Barbara Pfeffer Billauer
integrating law, policy, religion and science

The Embryo and the Agunah

Embryo freezing by vitrification: an advanced form of cryopreservation, courtesy Kumi Sakurai
Embryo freezing by vitrification: an advanced form of cryopreservation, courtesy Kumi Sakurai

In Jewish (and Israeli) law, divorce is permissible, but only if granted “voluntarily” by the husband. This means that the bill of divorce, called the “get”, must be freely given with no constraints imposed on the man. This lack of reciprocity or unequal parity does not stop with the husband’s having complete control over consent. Greedy husbands often impose outlandishly coercive measures on the wife – tactics that might otherwise be considered extortionary, such as demands for payment of exorbitant sums in exchange for the husband’s “voluntariness”. Here’s a new outrageous demand: release the couple’s previously frozen embryo to the husband — in exchange for his voluntary consenting to furnish the get.

For the past 18 months, this precise situation has been vexing a wife, let’s call her Mrs. Agunah, who has been vainly trying to secure a get in a Rabbinic court (where divorce proceedings are venued in Israel).

Curiously, the Israeli Supreme Court has already sounded in on the issue of “whose embryo is it?” But, in the religious-court, where our Mrs. Agunah is both seeking a divorce and refusing her husband’s demand of custody of their embryo, neither the parties, nor their attorneys, nor the Rabbinical judges seem to have a clue what Israeli law requires. Nor do they have even the slightest concept about general legal scholarship in the field. We’re back in the dark ages here – even as the Rabbinical court may think they are favoring the wife.

As most of us know, where the husband won’t give a get, either for benign reasons (he’s in a coma, missing in action, a prisoner of war, etc.) or malignant ones, i.e., because his demands aren’t met or general recalcitrance or pure spite, the wife is considered a “chained woman” – an agunah – and cannot re-marry. The husband, however, may, at least halachically. This archaic state of affairs in Jewish law has been lambasted by feminists. And while their efforts cluckingly are supported by many Rabbis– the official Rabbinate continues to be notoriously lax in doing anything to actually change the halachic (Jewish legal) status quo.

Perhaps worse than the overt discrimination the current state of divorce law engenders, however, is the women’s descent into victimhood – not only in status, but in mindset. Their thinking is clouded by victim-mentality. Not only are these women chained to their marriage, but they have lost the ability to seize any negotiation-advantage. The current agunah situation fosters such relational disparity and breeds such hatred and contempt (even more than the traditional acrimonious divorce), that the woman (and her attorneys) appear unable to appreciate how best to represent the woman’s interests.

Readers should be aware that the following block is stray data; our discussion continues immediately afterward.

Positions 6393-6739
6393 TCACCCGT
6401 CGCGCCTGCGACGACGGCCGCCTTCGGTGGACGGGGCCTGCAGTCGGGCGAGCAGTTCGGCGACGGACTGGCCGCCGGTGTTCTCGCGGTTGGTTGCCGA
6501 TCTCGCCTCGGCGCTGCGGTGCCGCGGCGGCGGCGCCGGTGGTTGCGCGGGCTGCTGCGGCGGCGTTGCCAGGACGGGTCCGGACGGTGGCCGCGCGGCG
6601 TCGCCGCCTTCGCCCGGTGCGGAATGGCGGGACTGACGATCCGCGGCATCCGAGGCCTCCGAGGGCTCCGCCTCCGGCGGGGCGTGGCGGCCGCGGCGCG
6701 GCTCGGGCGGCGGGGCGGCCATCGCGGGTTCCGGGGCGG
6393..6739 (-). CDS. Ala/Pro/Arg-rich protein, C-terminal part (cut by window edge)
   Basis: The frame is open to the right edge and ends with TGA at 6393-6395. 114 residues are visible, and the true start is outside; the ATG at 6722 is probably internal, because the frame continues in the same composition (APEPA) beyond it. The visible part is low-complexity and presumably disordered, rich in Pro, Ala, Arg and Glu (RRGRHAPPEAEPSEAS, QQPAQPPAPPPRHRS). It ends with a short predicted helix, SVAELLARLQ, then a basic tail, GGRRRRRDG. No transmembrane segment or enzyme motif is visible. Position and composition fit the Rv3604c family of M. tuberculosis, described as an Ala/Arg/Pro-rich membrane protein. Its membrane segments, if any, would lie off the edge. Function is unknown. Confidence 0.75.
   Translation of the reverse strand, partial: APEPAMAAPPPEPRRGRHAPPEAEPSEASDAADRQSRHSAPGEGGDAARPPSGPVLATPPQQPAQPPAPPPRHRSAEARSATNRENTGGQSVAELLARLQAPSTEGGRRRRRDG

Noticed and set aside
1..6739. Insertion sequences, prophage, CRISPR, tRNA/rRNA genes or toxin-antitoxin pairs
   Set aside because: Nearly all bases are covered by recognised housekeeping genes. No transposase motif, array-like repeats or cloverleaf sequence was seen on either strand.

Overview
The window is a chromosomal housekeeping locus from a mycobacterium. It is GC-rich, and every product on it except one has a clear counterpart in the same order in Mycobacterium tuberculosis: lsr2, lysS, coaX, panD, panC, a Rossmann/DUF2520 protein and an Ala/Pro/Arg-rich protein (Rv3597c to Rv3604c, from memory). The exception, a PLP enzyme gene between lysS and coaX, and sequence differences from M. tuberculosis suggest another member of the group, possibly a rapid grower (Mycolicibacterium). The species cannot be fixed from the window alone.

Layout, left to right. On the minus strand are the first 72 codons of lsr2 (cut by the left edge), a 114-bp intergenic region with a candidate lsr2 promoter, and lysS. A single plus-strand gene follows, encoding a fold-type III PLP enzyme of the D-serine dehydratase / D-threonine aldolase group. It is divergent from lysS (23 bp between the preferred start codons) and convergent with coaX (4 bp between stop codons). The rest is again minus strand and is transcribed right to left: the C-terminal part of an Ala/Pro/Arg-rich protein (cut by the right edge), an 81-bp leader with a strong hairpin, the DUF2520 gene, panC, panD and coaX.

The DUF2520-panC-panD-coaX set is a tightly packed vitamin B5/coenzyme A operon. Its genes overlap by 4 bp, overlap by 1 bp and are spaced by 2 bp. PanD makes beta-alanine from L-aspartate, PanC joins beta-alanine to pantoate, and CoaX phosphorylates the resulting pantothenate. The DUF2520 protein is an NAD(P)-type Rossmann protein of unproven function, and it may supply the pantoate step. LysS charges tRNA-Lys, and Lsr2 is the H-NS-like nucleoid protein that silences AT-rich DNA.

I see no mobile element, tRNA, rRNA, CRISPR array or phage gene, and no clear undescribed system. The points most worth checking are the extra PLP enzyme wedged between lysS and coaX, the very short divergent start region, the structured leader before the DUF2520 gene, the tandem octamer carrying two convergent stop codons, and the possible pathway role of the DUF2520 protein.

Is there a way forward – at least in the way the agunah views herself?

Enter the embryo.

In 1978, the first test-tube baby, Louise Brown was born. This technology heralded tens of thousands of babies being born via In Vitro Fertilization (IVF). In the 1990s, advanced techniques perfected freezing of gametes (egg and sperm), and the product of their union, the embryo. Supposedly this frozen embryo can survive, ready to be thawed, for decades. Beginning from the turn of the last century, thousands more had their reproductive products frozen, a process called cryopreservation. In fact, gamete cryopreservation is now medically indicated for children about to undergo chemotherapy which might impair their ability to produce sperm or egg. That’s the good news.

The bad news concerns what happens when sperm, egg or embryo are later abandoned or rejected, or where ownership is contested – as in divorce. Who owns the embryo, then? And while the parties ruminate or litigate over its disposition — the embryos remain on ice. Some estimates claim more than 500,000 embryos currently reside in deep freeze in the US.

Last week, we read about “Mrs. Agunah”, who presents a novel variant of the agunah– problem. It seems that in better days she and her husband had cryopreserved some embryos in the course of IVF. One embryo subsequently was fertilized, and the couple shares a child. The husband, who is infertile as a result of cancer therapy, now demands — as a condition for his “voluntarily” giving the divorce– that the wife grants him ownership of the remaining embryo, to be implanted in a surrogate, thereby enabling his fatherhood.